The "student Hyperloop pod racer competition" Elon Musk teased back in January is actually happening. SpaceX just announced an official contest open to university students and independent engineering teams. The company will release detailed rules, criteria, and tube specifications in August.
The challenge will be to build "human-scale pods" to be tested on the Hawthorne, California test track that will be built next to the SpaceX headquarters, but the company is careful to note that no humans will ride in the pods. All the designs submitted must be open source.
Elon Musk has been adamant that he doesn't want to build out a Hyperloop infrastructure itself, but this is a way his company can stay involved in the acceleration of the technology. (The guidelines for the competition do say that SpaceX will likely build a pod "for demonstration purposes," however.) Teams have until September 15th to submit their intent to compete, and will need to submit the final designs by December 15th. A competition is scheduled at the Hawthorne test track in June of next year.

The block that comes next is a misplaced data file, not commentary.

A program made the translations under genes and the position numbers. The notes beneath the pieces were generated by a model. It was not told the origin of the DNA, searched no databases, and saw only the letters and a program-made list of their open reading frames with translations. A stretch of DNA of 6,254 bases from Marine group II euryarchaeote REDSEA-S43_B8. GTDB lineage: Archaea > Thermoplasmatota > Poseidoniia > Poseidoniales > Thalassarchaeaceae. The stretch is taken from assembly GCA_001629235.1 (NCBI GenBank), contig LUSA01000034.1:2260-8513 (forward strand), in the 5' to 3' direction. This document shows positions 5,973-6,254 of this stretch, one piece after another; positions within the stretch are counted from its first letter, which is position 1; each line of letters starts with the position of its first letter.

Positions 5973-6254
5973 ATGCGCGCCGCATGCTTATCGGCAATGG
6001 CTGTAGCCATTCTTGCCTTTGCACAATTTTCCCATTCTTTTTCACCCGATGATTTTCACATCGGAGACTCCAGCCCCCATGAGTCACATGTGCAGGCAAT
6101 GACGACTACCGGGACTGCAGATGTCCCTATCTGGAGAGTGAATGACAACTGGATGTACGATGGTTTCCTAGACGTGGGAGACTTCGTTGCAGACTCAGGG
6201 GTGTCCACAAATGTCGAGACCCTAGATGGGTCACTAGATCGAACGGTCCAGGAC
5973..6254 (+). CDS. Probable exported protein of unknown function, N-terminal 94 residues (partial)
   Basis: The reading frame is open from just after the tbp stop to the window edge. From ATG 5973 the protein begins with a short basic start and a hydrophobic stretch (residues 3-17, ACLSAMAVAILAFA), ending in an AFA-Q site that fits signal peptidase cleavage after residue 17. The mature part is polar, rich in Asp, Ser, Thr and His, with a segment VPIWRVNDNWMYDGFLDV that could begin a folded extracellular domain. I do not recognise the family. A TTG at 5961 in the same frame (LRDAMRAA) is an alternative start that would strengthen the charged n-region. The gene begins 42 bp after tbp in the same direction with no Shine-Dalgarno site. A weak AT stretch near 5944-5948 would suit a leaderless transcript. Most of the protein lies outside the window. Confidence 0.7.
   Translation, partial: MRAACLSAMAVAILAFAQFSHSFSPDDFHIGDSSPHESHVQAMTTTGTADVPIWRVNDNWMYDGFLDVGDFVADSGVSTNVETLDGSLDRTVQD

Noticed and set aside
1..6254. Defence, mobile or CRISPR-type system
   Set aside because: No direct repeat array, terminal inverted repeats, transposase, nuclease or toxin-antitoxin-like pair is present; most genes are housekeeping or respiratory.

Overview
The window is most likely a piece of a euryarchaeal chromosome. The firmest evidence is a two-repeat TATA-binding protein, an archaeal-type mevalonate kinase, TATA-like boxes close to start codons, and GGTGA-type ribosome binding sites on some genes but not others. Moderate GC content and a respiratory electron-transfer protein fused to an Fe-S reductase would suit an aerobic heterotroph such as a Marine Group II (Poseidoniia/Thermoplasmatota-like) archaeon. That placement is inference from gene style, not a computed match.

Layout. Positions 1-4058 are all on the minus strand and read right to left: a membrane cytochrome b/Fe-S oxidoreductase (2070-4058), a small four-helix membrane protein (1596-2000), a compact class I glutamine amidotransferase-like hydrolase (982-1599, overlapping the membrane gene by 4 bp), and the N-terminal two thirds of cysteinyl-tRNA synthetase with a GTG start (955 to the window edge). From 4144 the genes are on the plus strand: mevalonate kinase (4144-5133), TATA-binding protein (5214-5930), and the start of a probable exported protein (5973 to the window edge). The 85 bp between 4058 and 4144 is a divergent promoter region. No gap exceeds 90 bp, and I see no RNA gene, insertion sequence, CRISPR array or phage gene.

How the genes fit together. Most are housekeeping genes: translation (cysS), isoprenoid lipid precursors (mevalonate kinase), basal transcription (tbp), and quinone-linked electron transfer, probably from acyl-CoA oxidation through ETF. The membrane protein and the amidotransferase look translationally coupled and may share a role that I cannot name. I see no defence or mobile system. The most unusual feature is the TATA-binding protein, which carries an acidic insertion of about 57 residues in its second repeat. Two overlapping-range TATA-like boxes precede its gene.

Entrants will race their pods at a test track next year
Once the designs have been submitted, SpaceX will bring the entrants to Texas A&M University for a "design weekend" in January of 2016. There, the teams can have SpaceX officials vet the proposals and provide feedback. Companies will also have a chance to sponsor teams, and according to SpaceX they will be able to "contribute funds, at their discretion, toward the construction of a team’s competition pod."
SpaceX is also asking for input on other parts of the pod, like individual safety features, or optimizing the pod’s aerodynamics, though entries focused on just these aspects won't be eligible to participate in the competition weekend.